In a workshop session, the Walton Commissioners considered how to proceeded with the RESTORE Act. This is the legislation that will bring Oil Spill Fine dollars to the Gulf Coast counties that were affected by the disaster. How the money is being distributed and how it will be spent is to be decided by a group and how that group is to be formed is still a question.
The RESTORE dollars have three pots of money. The eight disproportionately affected counties in Florida will get 35% directly. This is the local pot. The federal pot is 30% that will go to the Gulf Coast Ecosystem Council. And 30% is the state pot and this will be divided among the states. Florida should get around 20% of this. This pot also requires a consortia of local political subdivisions to develope the state environment and economic restoration plan with at least one representative from each affected county.
For the 35% local pot Walton will have the group’s members made of various county, city, tourism, environmental and other representatives. The group would have 7-9 members. This group did not generate a lot of questions since it will be local and the money comes directly to the county. This is a pot that the county can have full say on use.
The 30% state pot and the required consortium brought the most questions. Walton is trying to get ahead of the creation and has to decide how it will join. The thought is, the local counties should join together and create the local consortium. There are 23 affected counties and eight of them are considered disproportionately affected. Walton is one of these, basically the Florida counties that suffered the most.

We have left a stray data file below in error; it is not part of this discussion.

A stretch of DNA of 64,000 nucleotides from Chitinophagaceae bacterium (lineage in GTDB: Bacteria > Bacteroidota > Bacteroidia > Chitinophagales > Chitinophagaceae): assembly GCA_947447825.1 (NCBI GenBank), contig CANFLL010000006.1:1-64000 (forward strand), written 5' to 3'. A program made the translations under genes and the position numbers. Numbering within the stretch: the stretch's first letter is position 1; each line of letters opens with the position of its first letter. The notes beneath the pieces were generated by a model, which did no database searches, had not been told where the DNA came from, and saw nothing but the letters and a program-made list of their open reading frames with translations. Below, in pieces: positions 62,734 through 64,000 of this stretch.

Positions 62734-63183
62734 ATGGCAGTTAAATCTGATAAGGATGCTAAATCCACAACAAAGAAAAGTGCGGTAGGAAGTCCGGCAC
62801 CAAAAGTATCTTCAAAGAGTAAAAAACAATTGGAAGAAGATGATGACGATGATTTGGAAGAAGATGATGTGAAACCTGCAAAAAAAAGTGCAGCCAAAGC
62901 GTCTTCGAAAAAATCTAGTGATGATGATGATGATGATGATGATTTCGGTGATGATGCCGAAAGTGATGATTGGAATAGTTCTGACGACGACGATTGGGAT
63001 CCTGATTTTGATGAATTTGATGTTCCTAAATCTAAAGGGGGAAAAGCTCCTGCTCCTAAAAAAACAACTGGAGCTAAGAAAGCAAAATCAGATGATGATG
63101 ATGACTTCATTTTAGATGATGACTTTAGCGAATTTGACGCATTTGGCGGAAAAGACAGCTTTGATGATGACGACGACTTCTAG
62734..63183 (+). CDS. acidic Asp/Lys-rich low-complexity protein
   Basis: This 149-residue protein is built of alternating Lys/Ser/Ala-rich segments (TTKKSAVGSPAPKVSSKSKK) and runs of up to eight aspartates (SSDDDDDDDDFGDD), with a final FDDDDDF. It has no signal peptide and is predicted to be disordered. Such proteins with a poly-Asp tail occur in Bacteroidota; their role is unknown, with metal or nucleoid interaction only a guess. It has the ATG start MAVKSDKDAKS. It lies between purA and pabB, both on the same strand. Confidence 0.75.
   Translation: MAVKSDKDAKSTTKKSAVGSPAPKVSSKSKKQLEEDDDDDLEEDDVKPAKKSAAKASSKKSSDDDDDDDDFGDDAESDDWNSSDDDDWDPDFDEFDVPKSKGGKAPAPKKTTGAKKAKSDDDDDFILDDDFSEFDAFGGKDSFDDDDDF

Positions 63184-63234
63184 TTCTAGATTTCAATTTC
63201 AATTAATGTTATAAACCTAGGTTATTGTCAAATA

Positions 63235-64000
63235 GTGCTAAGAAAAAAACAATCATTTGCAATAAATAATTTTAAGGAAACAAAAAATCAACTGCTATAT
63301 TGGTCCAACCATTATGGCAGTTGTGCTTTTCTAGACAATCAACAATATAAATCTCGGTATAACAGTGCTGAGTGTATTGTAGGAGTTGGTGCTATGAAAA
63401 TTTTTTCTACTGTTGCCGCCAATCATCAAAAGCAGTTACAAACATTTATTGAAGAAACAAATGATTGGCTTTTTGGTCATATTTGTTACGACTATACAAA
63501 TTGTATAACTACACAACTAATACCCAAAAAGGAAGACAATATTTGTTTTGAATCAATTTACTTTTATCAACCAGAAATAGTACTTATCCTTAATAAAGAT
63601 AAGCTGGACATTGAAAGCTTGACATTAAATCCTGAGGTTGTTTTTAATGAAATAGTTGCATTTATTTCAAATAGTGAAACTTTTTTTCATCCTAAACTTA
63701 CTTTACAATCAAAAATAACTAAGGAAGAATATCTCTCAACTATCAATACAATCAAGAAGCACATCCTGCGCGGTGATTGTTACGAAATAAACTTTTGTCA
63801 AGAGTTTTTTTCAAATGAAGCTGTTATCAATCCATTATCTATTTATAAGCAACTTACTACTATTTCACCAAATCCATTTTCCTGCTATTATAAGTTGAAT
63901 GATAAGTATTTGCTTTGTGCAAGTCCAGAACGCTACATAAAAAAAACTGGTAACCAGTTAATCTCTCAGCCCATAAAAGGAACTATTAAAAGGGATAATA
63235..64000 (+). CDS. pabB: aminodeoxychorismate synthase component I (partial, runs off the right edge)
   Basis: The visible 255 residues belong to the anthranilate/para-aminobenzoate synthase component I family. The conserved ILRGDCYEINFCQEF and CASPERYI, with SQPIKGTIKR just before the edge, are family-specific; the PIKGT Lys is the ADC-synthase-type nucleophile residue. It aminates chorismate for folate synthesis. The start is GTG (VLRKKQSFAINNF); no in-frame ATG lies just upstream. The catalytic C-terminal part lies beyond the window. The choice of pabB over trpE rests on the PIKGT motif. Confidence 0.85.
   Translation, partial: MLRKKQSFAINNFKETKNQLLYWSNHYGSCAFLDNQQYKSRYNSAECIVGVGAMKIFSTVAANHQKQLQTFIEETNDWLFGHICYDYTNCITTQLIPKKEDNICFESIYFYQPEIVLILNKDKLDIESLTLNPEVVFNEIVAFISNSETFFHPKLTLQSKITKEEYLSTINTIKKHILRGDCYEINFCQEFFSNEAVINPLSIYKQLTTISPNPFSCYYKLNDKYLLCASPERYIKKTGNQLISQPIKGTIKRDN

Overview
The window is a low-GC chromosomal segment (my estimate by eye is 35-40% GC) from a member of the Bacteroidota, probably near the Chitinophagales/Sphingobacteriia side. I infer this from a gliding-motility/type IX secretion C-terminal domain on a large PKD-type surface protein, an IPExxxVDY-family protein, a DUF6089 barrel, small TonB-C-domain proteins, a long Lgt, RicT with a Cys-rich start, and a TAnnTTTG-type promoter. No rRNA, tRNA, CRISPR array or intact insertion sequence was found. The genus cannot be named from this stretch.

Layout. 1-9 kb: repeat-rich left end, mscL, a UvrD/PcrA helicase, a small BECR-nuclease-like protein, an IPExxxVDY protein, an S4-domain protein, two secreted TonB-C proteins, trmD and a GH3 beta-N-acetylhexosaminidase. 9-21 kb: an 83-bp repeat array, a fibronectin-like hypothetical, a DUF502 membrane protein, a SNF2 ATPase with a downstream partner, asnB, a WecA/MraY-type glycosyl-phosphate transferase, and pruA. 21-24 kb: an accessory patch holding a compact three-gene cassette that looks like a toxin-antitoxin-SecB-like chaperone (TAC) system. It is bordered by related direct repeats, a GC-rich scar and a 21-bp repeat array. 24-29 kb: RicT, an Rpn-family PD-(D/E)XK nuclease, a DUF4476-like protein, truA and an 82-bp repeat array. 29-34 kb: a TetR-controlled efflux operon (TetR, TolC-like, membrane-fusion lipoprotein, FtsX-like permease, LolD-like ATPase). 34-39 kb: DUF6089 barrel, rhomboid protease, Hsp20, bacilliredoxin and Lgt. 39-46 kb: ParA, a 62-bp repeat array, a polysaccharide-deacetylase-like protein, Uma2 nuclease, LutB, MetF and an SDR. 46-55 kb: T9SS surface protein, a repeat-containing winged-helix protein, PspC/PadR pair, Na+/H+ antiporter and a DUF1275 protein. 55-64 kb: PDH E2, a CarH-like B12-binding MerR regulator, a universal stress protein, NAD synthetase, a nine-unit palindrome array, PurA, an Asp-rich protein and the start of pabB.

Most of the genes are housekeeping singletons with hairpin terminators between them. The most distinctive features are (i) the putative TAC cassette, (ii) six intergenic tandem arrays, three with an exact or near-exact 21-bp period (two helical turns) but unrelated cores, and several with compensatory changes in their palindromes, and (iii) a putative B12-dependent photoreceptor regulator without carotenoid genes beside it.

Commissioner Sara Comander said the governor will likely appoint members to the consortium if they do not take action first. She feels that if the 23 counties work together, then the state will not create another. Larry Jones said he was not sure about that. Comander also said smaller counties could get the short end of the stick.
Anita Page asked if the eight counties of the twenty-three that have been most affected will get the best shot for their projects. The RESTORE funds are to be used for projects to enhance the county such as a fishing pier. Page also noted the requirements say there is a mechanism for expenses that have the eight counties paying 75% for the administration costs. She wonders if that formula will carry forward. She told the commissioners there should be a decision now, that the method should not be decided later.
There is concern that some of the counties further down the coast, especially the larger counties, could get a larger proportion of the funds. The meetings are already being held from Sarasota to Pensacola and some feel this shows an effort to view all the same and not take into account the eight counties severely affected. There are also concerns about the information to the public. While the meetings will be held in the sunshine, getting information is a concern. If the state decides who is on the consortium, then politically more powerful counties could see larger amounts of funds, though they were not affected as much.
Walton District 5 Commissioner Elect Cindy Meadows said Walton needs to be aggressive. She said Walton needs to tell the state what it wants, that it was affected more. She said, “South Florida counties will get together and eat our lunch.” Meadows said Walton will get left behind and that the residents want leadership.
The workshop will continue on Wednesday, October 3rd at 9am.